The increasing popularity of traditional cloud computing technologies such as server-less, on-demand compute and containerized environments has made technologies like Kubernetes part of our daily vernacular as it relates to running our applications and workloads.

Kubernetes solves many of the problems with managing containers at-scale. Automation, orchestration, elasticity are a few of the major draws for organizations to leverage Kubernetes, either in the cloud, on premises, or hybrid. Kubernetes creates a network abstraction layer around the siloed containers that allows for this facilitation. Think of it as a wide open highway that allows you to route throughout the many containers that are actually performing your workloads.  From web servers to database servers, these containers are the flexible, scalable workhorses for an organization.

With great accessibility comes a drawback, however. Should an attacker gain access to a pod, a node or an internal Kubernetes service, then part or all of that cluster is at risk of compromise. Couple that with the fact that in many instances Docker containers are actually running scaled down Linux operating systems like CoreOS or Alpine Linux. Should one of those containers become exposed to the Internet (and many workloads require access to the Internet), you now have an exposed attack surface that expands along with the exposed workloads themselves.

Last week the most severe Kubernetes vulnerability discovered to-date was announced, CVE-2018-1002105. It scored a 9.8 out of a possible 10.0 on the CVSS severity score…which is unprecedented.  In a nutshell this vulnerability allows an attacker to send an unauthenticated API request to the Kubernetes API service. Despite being unauthenticated, the access request leaves a remaining TCP connection open for the API backend server. This connection then allows an attacker to exploit the connection to run commands that would grant them complete access to do anything they desire on the cluster.  Scary stuff!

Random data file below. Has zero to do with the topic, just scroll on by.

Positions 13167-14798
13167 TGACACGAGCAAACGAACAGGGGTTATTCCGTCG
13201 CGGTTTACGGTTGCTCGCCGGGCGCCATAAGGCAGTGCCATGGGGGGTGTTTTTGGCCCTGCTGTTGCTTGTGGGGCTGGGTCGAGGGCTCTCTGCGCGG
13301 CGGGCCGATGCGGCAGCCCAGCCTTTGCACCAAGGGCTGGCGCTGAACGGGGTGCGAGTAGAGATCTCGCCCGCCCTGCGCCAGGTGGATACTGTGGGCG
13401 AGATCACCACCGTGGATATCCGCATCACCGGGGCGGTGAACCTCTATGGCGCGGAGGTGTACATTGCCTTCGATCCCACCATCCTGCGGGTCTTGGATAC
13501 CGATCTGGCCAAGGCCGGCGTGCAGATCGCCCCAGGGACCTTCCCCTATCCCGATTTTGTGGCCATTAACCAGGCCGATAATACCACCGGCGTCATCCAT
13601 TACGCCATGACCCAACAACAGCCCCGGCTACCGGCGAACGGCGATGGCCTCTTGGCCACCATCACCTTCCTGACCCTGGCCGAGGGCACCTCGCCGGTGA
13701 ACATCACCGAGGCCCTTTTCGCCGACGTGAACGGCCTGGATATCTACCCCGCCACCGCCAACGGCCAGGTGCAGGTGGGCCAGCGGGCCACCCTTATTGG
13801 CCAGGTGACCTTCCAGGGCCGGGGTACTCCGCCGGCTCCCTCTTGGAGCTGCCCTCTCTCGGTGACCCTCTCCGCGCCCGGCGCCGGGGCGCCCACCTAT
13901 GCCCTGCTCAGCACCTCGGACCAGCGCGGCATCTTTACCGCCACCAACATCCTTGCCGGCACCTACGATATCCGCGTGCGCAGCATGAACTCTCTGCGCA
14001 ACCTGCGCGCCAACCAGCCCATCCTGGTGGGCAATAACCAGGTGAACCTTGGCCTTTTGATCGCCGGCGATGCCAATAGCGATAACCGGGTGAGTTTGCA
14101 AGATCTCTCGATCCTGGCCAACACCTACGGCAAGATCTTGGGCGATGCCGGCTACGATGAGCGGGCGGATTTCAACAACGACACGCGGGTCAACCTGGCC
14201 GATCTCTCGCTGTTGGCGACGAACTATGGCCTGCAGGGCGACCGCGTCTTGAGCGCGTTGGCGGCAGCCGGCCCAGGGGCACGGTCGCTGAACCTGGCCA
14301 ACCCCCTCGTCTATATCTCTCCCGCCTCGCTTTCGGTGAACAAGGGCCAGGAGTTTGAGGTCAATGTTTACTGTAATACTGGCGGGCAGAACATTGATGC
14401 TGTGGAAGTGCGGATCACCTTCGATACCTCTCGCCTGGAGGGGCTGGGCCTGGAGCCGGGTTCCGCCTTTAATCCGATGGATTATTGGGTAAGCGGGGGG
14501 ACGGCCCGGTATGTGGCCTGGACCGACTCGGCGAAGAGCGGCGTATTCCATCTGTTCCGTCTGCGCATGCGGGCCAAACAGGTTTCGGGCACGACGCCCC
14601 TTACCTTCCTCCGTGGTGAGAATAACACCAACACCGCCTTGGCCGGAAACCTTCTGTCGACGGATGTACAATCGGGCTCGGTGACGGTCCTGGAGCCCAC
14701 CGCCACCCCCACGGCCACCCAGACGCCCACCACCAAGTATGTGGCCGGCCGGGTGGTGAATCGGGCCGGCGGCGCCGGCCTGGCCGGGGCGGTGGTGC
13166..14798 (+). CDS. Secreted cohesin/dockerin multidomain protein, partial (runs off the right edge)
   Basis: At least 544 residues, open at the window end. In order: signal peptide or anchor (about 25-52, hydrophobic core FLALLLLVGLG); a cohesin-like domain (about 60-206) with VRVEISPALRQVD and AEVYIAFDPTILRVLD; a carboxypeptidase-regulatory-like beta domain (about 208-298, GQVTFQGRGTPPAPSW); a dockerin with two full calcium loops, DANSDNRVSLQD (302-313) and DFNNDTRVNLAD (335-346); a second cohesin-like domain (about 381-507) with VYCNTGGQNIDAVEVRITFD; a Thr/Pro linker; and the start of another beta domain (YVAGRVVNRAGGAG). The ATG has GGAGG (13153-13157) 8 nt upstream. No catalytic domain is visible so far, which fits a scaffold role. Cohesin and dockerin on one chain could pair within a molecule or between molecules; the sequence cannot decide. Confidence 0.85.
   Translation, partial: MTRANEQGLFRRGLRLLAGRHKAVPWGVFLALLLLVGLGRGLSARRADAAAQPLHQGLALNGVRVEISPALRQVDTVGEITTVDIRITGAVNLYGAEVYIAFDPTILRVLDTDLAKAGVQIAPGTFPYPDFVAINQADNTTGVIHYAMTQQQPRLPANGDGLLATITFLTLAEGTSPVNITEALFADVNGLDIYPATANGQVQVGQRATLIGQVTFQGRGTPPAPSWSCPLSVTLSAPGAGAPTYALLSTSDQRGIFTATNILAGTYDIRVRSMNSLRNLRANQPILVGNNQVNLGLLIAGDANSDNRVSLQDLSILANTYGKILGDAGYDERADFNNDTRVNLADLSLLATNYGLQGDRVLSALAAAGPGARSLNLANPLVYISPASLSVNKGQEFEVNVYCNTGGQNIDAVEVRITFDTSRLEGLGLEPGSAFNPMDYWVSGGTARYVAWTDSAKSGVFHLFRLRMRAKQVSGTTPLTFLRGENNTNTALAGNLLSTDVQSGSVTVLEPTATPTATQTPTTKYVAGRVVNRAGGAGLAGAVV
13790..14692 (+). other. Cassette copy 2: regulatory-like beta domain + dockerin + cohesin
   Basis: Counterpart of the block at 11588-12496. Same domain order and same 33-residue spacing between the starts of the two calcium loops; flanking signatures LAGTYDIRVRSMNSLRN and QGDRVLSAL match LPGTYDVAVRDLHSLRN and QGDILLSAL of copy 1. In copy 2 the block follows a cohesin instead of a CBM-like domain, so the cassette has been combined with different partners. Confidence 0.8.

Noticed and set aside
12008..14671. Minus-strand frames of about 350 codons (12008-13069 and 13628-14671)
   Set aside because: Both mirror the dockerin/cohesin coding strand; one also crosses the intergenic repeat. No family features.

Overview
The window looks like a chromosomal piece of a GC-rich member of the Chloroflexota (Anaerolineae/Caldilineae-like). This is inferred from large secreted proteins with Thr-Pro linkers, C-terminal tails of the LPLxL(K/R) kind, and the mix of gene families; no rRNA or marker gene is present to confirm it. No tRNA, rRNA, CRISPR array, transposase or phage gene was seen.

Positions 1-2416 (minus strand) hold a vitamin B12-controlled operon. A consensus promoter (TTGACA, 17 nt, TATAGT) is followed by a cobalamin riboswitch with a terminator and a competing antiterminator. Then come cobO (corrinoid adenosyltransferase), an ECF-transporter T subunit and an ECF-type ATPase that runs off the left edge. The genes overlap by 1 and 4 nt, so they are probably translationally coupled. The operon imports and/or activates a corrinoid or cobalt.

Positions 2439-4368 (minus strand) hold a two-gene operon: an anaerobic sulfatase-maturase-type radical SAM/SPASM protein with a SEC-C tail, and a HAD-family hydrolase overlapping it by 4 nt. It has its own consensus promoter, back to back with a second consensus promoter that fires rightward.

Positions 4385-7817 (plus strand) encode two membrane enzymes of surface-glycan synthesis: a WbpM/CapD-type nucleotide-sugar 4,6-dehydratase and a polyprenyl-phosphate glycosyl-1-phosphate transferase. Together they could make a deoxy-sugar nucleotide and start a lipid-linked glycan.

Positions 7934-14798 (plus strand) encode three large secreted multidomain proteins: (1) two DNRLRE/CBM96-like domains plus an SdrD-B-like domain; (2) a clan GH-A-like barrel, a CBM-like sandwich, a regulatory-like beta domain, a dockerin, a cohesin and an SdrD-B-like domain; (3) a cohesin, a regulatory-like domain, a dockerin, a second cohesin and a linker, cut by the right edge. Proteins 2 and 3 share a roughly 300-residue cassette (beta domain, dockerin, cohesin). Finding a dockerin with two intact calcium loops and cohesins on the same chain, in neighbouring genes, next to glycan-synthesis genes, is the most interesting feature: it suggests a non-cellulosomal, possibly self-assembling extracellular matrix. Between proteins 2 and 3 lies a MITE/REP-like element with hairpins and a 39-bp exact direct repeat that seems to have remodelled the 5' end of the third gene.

This vulnerability underscores the fact that organizations need to have both the visibility to see such traffic and also the analytics to know if the traffic represents a risk or compromise. Suppose you unknowingly expose a group of Apache Kubernetes pods to the Internet to perform their intended web services and a new vulnerability is exploited on that pod, like Struts. The attacker would then have root access on the pod to perform recon, install necessary tools and pivot around the cluster. And, if they are aware of the API vulnerability, then it’s a walk in the park for them to take full control of your cluster in a matter of minutes.

Not a good day for an organization if – and more likely when – this occurs. Data theft, compute theft, skyrocketing bills….just to name a few, are immediate side effects to a takeover of this magnitude.  So how can Stealthwatch Cloud help in this scenario and similar potential exploits?

How Stealthwatch Cloud Protects Kubernetes Environments 

Stealthwatch Cloud deploys into a Kubernetes cluster via an agentless sensor that leverages Kubernetes itself to automatically deploy, expand and contract across a cluster. No user interaction is required. The solution deploys instantly to every node in a cluster and exposes every pod and the communication with those pods between internal nodes and clusters, as well as externally. This allows for an unprecedented level of visibility into everything a cluster is doing, from pods communicating to the internet to worker nodes communicating internally with the master node. We then add entity modeling which compares new behavior to previous behavior and machine learning based anomaly detection to alert on IOC’s throughout the Kill Chain to alert on over 60 indicators of suspicious activity across a cluster.

Hypothetically speaking, if one of your Kubernetes clusters were compromised, Stealthwatch Cloud would send alerts in real-time on various aforementioned activities. The tool would alert on the initial pod reconnaissance, and on connection activity once the pod was exploited. If the attacker moved towards the API server, Stealthwatch Cloud would alert on internal reconnaissance, suspicious connections to the API server itself, further data staging, data exfiltration and a variety of other alerts that would indicate a change from known good behavior across every component of a Kubernetes cluster…all in an agentless, automated, scalable solution.

Find out more about how Stealthwatch Cloud can protect your Kubernetes environments in this recent blog post, learn more about Stealthwatch Cloud on our product page – or to see how it works in your environment by starting a Free Trial today.



Jeff Moncrief

Consulting Systems Engineer

Global Security Sales